Even when your supply chain is running smoothly, even when you have a contingency plan in place, there’s no predicting natural disasters. And when disasters happen, you may discover that your company is not as well prepared as you thought.
Look back three years to the devastating earthquake and tsunami that slammed Japan and crippled not only their economy but the supply chains of many businesses. The double disaster exposed critical weak points in the supply chains of multiple global businesses, including electronics and automobile manufacturers.
At the time, Japan dominated the market for many electronics supplies. They accounted for roughly one-fifth of the world’s supply of silicon wafers used to make semiconductors and about 90% of the world’s supply of a chemical used in making circuit boards for telephone handsets. Japan also provided a key material used in liquid-crystal-display panels for a large number of manufacturers. When those businesses were unable to function, so were many supply chains.
General Motors had to close a factory because of the crisis in Japan, because it couldn’t get enough of a part that was largely made in Japan from any other sources. Boeing also suffered, because nearly one-third of the parts for its 787 Dreamliner, as well as parts for their other in-production commercial airplanes, came from dozens of Japanese suppliers.
So how can you keep a natural disaster from crippling your business?
Yogesh Malik, a partner at consulting firm McKinsey & Co, offered a great analogy: “What good companies do is look at a supply chain as a movie, rather than as a photo.”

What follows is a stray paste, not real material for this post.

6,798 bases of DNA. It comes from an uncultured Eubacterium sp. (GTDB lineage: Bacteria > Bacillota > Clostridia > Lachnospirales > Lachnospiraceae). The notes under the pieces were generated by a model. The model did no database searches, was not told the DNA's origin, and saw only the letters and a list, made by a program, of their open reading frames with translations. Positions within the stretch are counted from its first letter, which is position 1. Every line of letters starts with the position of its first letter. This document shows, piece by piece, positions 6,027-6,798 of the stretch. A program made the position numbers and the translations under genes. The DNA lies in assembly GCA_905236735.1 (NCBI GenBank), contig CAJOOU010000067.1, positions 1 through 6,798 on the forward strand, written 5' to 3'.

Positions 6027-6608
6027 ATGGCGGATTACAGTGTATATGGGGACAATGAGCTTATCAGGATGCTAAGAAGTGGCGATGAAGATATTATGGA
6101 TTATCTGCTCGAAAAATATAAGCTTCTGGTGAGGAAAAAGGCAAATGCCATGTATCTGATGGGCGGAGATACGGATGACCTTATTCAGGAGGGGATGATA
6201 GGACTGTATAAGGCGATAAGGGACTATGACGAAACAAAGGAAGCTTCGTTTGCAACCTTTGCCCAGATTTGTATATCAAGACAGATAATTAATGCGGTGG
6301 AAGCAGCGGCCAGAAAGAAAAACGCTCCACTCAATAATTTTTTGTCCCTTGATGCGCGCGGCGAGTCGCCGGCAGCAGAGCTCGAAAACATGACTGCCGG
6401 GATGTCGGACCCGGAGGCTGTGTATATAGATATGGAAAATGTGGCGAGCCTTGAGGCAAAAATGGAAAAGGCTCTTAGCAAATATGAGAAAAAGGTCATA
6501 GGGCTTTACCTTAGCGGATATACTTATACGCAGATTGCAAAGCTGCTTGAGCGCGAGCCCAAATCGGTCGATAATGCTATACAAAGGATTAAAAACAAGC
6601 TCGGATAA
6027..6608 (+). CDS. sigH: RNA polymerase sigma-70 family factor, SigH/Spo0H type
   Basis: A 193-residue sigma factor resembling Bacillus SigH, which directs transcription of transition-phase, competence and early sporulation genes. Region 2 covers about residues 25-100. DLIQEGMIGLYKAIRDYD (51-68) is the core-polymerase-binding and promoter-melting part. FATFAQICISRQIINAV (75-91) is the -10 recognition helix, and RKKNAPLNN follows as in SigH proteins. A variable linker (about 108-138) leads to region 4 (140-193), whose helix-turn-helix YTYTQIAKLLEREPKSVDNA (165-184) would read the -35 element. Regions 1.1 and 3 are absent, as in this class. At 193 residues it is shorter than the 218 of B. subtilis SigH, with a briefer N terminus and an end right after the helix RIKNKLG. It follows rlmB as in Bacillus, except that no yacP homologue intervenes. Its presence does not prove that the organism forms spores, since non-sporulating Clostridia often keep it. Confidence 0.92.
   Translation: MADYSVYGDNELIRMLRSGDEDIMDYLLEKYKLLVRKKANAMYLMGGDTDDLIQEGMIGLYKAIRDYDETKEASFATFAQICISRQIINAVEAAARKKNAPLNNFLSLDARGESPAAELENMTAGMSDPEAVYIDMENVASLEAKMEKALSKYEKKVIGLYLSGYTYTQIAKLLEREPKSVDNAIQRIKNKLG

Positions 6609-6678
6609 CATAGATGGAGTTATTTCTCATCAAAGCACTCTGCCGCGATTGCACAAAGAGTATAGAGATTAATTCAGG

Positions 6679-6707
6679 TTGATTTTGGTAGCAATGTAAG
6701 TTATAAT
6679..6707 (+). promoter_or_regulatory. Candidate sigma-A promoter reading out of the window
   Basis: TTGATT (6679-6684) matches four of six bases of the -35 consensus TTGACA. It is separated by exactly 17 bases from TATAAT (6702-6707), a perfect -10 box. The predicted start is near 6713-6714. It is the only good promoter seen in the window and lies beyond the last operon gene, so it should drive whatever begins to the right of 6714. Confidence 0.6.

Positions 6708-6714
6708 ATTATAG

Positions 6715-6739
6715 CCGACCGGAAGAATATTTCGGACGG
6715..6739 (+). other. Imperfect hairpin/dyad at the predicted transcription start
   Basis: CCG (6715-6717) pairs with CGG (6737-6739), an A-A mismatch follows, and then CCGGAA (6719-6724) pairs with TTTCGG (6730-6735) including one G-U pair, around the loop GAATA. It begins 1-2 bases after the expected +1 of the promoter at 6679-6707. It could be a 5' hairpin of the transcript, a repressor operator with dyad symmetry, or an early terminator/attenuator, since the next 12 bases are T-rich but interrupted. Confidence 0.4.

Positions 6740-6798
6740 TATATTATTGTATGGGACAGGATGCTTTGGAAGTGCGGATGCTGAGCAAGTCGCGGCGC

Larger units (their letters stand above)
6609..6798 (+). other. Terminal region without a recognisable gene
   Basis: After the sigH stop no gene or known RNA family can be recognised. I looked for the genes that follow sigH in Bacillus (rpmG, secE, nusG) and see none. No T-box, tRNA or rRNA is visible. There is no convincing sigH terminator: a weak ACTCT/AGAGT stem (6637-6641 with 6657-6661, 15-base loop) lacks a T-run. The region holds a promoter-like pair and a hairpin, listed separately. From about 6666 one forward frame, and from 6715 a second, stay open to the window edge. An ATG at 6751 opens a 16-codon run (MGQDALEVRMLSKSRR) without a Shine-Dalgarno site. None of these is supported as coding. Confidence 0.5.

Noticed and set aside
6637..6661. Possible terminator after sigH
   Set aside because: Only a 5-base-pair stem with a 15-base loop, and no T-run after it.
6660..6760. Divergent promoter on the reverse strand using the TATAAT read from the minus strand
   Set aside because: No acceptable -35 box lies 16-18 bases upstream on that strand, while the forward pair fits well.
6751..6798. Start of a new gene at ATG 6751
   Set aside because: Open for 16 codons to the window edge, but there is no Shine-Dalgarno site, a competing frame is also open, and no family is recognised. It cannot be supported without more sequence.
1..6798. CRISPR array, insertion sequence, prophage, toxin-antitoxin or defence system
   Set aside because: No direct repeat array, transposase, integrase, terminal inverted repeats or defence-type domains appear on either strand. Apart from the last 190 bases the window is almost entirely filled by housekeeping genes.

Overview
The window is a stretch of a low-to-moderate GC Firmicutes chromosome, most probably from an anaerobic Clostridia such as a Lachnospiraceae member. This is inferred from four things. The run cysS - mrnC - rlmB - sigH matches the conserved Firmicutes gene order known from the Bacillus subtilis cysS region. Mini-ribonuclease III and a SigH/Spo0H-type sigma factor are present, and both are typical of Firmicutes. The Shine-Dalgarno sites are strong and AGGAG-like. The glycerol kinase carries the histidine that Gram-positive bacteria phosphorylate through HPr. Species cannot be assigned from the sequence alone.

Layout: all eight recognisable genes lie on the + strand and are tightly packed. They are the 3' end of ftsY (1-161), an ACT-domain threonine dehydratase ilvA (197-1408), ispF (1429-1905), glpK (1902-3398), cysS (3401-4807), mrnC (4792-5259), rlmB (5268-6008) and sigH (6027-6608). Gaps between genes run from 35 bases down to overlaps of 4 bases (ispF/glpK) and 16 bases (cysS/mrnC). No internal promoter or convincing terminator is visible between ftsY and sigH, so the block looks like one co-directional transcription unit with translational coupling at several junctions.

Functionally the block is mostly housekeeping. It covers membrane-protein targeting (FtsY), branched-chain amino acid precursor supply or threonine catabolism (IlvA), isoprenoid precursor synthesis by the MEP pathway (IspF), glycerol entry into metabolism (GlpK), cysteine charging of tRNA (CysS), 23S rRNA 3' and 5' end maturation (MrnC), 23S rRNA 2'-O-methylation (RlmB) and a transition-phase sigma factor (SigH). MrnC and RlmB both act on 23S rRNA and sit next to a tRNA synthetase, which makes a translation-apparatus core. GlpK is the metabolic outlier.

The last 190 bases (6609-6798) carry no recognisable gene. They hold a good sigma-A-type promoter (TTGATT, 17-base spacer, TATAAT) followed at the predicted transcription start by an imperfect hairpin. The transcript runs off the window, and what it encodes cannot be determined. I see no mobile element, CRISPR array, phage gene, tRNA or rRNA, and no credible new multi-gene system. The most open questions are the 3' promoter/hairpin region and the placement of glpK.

Basically, instead of looking at your supply chain exactly how it exists right now, in this moment, you need to look at a number of factors to decide whether the chain will hold for the next five years. You have to consider factors like rising oil prices, environmental activism and regulatory risks. “It’s not a matter of if, but when, something goes wrong,” Mr. Malik stated.
To do so, you have to familiarize yourself with the entire length of your supply chain. Know whether the companies you deal with buy parts from a producer that relies on raw materials or smaller components that come from yet another location. These hidden bottlenecks can back up your supply chain if you don’t know about them and don’t have an alternative.
Have a Plan
Preparing for natural disasters and creating backup plans require experience and expertise. Does your company have the type of supply chain talent that can help you anticipate crises and put action plans in place?
ZDA Supply Chain Recruiting knows where to find the supply chain professionals who can keep your company afloat after a natural disaster – or anything that causes a breakdown in your supply chain. Contact us any time you’d like to talk about how to hire the people you need.